Risperdal (risperidone) Withdrawal Symptoms
Please Note: Risperdal withdrawal is recommended to be done gradually rather than attempting sudden cessation unless the latter is needed to avert death due to allergic or other severe reactions.1
Risperdal (risperidone) withdrawal symptoms include:
- Somnolence, sleeping for inordinately long periods or unusually deep sleep
- Akathisia, a motor movement disorder that causes relentless internal unease, characterized by repetitive marching, rocking, pacing, or other compulsive motions
- Dystonia, spasms, or distorted muscle postures caused by drug therapy
- Abdominal pain
- Parkinsonism looks like Parkinson’s disease but is drug-induced, rigid muscles, slow movements, shuffling walk, etc.*
*Parkinsonism usually presents within a short time of starting antipsychotic medications according to Shin and Chung’s 2012 study on the subject.
Coming off an atypical antipsychotic drug can be difficult. Seek medical guidance and consult with your prescribing physician to help navigate through the process.
If your prescribing physician is unwilling to help or simply unable to guide you because of unfamiliarity with the problem, it is always a good idea to seek a second opinion. It is not at all unusual to meet with such resistance, because physicians are typically not trained during their schooling in drug tapering. Realize the problem needs expertise for your best way forward.
Gradual Risperdal Withdrawal (risperidone)
As with all other psychoactive medications, the gradual cessation of this medication is the safer approach. There are a few exceptions to this general standard rule, however.
When a patient develops a life-threatening adverse reaction such as tardive dyskinesia, NMS, Stevens-Johnson syndrome, organ failure, interactions with other drugs or substances, or other high-risk events, the drug must be withdrawn immediately in a clinical setting, to save the life of the patient.
It is believed that Risperdal has the ability to block dopamine at the D2 dopamine receptor and by reducing dopamine availability, reduce manic symptoms. Most psychiatric medications are limited due to the neuroadaptation of the synapse. The synapse, in response to a perceived dopamine deficiency, can then increase the receptor’s binding power to dopamine.9
This increased D2 dopamine binding and upregulation is a potential mechanism for the development of tardive dyskinesia. This receptor upregulation is most likely a central component in the manifestations of Risperdal withdrawal. For some, antipsychotic withdrawal can be extremely challenging, more so than any of the drug classes including benzodiazepines and even opiates such as heroin.
As the antipsychotic medication is lowered during Risperdal withdrawal, dopamine flow will begin to return. This previously restricted dopamine coming into contact with upregulated receptors may clinically present as an abrupt onset of manic or psychotic symptomatology. It is common for the patient to become enamored with what they are feeling. The sense of reward they may experience could be likened to winning the lottery, In other words, it can be extreme. This newfound reward could leave them resistant to either increasing the medication to assist in regaining stability or slowing down the medication taper. This aversion to proper guidance can make this situation very hard to manage.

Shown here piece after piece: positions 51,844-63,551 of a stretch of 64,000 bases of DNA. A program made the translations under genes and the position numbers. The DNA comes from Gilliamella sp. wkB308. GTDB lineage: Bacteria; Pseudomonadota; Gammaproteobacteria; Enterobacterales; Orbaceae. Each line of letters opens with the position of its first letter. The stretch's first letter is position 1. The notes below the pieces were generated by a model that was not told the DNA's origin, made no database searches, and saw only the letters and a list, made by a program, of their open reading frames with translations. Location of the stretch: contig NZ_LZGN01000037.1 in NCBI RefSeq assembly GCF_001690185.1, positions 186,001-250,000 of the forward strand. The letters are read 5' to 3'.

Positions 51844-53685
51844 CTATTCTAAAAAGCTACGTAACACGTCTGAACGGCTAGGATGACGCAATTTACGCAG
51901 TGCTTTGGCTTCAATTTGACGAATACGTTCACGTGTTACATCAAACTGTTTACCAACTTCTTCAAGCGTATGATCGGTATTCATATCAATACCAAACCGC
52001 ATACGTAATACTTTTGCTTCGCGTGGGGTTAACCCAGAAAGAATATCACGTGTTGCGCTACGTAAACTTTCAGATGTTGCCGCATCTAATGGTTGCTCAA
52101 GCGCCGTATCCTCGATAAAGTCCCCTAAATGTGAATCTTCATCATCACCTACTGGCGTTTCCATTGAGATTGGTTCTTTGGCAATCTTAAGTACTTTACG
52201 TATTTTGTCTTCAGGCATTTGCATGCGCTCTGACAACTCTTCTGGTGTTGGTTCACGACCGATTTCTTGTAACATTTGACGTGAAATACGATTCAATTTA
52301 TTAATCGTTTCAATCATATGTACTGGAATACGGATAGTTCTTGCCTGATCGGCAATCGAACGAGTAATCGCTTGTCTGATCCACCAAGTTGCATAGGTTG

It is advised that when attempting Risperdal withdrawal, to make clear early in the process, that this is a possibility. And, furthermore, that the individual is encouraged to make a pact that they will listen to at least one person without question. If they sign something saying that they will take this trusted person’s direction in the event that their own judgment cannot be trusted, it can be presented to them if things start to run awry. Obviously this will not work for everyone in this situation, but for some, especially those with a strong family alliance, this can be a successful agreement.
Another form of preemptive strategy is to enlist a doctor or center that has hospital admitting privileges. Should things get to the point where restabilization is necessary, a doctor that has the ability to admit the patient to the hospital can help things go in a humanistic way so that future Risperdal withdrawal efforts may be safely resumed.
It should also be noted that there should be a strictly adhered to restriction of stimulants such as coffee and other forms of caffeine, etc., during this time. Even medications like Wellbutrin, Effexor, and SNRIs may pose challenges during antipsychotic medication withdrawal, and having a conversation with your doctor about this potential would be advisable.
Risperdal (risperidone) is an antipsychotic medication used to treat autistic children age 5-16 diagnosed with irritability and is prescribed to patients age 13 and up for schizophrenia. This drug is also prescribed to treat acute mania of bipolar and similar conditions, for both adults and children from age of 10 up.
This potent medication should not be used in elderly patients with signs of dementia as Risperdal has been shown to increase mortality rates in this population. The FDA approval for use in children as young as 5 years of age was preceded by very short-term (4 weeks to 12 weeks) trials. Again, caution is always prudent as stated in FDA Risperdal labeling information.1
There are a host of known side-effects and warnings concerning Risperdal (risperidone) issued by the FDA that apply to various age groups. More information can be found below.